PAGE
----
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Essential tremor makes doing simple things harder

Learn about a clinical research study for an oral study drug being evaluated for the treatment of essential tremor in adults.

If you qualify and give your permission, your answers will be submitted to the study staff, who will contact you to discuss your possible participation.

man adjusting shirt sleeves

Living With Essential Tremor

Having essential tremor can be extremely frustrating. Simple tasks like getting dressed, writing, or holding a cup start to feel monumental. You’ve managed over the last several years, but your symptoms seem to be getting worse, especially when you’re tired or stressed. You may have tried some medications, but they just haven’t given you enough relief from your tremor.

older woman baking with child

About the Essential1 Study

The Essential1 study is evaluating an oral study drug to see if it may reduce symptoms of essential tremor. If you have symptoms of essential tremor, with or without medication, this study may be an option for you.

male doctor consulting older woman

How Do I Qualify?

You may be eligible for the Essential1 study if you:*

  • Are 18 years or older
  • Have symptoms of essential tremor for at least 3 years
  • Experience tremor in both hands
  • Have not had surgery for your essential tremor

Depending on the medication you are currently taking for essential tremor, you may be able to continue that medication.

*The study staff can discuss with you the specific medications you are taking as well as any additional criteria to participate.

If you qualify and give your permission, your answers will be submitted to the study staff, who will contact you to discuss your possible participation.

This is not a full list of study entry criteria. Visit for the full list. The study staff will also go over additional study criteria to participate.
woman typing at a desk

Why Take Part?

If you qualify and decide to participate, you will receive:

  • The study drug and all study-related care at no cost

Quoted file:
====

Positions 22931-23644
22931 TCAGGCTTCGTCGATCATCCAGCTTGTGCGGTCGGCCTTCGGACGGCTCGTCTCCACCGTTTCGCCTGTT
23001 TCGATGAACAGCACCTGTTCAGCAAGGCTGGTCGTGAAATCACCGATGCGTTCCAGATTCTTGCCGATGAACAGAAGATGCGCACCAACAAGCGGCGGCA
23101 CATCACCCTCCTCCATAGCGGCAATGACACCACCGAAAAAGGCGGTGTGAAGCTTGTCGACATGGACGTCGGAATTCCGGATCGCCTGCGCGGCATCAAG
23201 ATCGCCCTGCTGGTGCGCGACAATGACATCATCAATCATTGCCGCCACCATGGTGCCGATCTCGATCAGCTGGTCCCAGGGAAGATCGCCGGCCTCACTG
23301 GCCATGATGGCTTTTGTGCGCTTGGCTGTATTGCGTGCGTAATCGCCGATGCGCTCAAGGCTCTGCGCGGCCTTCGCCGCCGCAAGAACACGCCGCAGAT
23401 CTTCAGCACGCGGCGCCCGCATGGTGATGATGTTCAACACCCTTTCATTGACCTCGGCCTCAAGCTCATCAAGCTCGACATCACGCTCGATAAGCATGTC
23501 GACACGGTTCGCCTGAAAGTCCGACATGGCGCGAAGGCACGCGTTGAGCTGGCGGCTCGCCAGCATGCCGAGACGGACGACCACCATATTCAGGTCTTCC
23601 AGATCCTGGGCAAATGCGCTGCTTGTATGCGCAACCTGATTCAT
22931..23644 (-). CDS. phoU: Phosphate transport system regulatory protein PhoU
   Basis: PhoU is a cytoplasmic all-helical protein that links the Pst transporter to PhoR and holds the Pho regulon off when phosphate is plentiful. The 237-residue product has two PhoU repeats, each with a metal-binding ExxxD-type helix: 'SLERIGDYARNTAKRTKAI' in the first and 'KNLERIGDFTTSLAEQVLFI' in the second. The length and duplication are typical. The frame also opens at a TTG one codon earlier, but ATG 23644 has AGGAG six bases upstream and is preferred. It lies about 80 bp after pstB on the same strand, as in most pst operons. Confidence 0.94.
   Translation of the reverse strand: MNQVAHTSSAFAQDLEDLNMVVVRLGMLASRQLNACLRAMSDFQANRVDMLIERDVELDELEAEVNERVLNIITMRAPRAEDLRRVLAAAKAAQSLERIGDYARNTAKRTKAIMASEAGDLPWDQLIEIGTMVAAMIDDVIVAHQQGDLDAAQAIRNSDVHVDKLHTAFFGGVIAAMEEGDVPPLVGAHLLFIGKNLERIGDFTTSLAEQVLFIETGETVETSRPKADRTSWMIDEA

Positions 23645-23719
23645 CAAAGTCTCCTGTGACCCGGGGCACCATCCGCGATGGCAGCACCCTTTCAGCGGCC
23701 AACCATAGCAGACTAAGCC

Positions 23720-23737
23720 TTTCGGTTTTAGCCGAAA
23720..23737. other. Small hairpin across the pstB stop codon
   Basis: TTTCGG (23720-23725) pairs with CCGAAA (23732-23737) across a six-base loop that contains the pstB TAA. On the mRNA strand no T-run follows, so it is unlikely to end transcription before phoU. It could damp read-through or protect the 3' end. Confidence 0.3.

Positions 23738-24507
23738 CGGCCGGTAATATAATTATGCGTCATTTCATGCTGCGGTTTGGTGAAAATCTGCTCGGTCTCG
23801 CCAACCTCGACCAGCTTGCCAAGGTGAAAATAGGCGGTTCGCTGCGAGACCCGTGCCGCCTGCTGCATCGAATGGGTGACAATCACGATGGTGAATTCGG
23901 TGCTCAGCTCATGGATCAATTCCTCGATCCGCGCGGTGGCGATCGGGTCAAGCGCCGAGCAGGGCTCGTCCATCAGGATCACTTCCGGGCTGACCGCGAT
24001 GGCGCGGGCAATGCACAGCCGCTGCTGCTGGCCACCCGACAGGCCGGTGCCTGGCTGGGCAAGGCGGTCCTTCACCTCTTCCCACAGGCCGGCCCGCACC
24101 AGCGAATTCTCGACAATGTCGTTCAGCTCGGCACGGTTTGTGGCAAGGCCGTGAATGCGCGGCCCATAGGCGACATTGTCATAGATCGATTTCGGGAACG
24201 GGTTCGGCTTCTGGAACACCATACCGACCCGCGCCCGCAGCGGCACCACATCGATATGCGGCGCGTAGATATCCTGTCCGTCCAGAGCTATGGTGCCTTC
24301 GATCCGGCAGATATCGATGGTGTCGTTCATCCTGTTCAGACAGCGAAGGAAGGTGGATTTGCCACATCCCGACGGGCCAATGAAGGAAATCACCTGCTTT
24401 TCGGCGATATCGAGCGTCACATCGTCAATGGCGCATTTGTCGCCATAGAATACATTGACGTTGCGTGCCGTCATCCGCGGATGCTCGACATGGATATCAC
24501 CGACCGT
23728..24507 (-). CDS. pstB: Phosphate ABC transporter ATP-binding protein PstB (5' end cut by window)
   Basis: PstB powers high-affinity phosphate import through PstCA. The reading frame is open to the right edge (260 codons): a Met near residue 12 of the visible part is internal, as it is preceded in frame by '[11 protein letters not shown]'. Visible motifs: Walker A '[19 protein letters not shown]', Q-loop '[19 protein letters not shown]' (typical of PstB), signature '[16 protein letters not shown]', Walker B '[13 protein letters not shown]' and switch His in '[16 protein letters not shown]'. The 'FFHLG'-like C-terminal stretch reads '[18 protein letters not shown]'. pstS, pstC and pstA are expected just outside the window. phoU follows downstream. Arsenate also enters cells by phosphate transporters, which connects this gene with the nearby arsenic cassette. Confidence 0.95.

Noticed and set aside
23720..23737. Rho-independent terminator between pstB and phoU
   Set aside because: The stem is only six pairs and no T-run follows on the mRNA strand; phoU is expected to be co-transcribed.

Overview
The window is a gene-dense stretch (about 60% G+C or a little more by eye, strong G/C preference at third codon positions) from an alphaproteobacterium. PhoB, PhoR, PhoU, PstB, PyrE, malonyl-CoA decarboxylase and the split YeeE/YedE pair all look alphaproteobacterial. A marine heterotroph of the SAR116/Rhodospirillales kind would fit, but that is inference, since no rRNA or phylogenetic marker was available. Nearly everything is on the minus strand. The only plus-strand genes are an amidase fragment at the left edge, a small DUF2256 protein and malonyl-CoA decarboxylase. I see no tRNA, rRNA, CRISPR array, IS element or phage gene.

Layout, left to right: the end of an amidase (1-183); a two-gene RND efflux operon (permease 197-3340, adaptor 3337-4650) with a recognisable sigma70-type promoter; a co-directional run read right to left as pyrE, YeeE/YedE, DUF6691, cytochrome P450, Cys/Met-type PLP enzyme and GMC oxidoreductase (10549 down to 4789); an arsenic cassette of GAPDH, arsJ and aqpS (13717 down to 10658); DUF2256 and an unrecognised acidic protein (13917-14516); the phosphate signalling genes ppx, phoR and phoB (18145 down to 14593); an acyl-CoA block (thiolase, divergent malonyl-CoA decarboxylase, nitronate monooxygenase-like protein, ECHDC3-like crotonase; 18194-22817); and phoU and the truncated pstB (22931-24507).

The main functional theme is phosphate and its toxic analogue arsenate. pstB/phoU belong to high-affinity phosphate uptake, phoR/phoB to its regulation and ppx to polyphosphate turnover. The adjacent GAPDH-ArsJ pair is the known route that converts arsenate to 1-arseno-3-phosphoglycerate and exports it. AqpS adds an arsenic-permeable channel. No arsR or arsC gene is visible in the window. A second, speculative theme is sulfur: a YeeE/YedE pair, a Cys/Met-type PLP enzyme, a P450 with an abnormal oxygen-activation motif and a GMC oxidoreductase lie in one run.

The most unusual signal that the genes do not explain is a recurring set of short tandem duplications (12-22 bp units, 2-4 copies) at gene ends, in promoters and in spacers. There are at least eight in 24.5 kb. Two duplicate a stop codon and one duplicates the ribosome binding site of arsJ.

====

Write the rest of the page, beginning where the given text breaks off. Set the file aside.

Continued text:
• Close monitoring by an experienced study doctor and staff who understand essential tremor
  • The opportunity to advance medical knowledge and potentially help others with essential tremor

Your safety is the highest priority while participating. If you have questions or concerns at any point throughout the study, a study staff member is available. The study staff can also tell you about their COVID-19 safety protocols.

Your participation is voluntary, and you are free to withdraw at any time, for any reason. Your privacy will be maintained throughout the study.

If you qualify and give your permission, your answers will be submitted to the study staff, who will contact you to discuss your possible participation.

man leaning over to tie shoe


This section will help answer some important questions you may have.

About the Essential1 Study

The Essential1 study is a clinical research study for an oral study drug being evaluated for the treatment of essential tremor in adults.

The study drug is being studied to evaluate if it blocks signals in the brain that may cause symptoms of essential tremor.

The study lasts up to 14 weeks and includes up to 8 visits at the study doctor’s office and 4 telephone check-ins.

Before you agree to participate, the study staff will review all aspects of the study with you, including if you are eligible to participate, and will review the required study assessments with you. If you decide to take part, you will be given a document called an Informed Consent Form that provides, in writing, the study’s purpose, assessments, procedures, benefits, risks, precautions, whom to contact with questions about the study, and how to report a side effect. You will have the opportunity to ask questions and decide if taking part is right for you.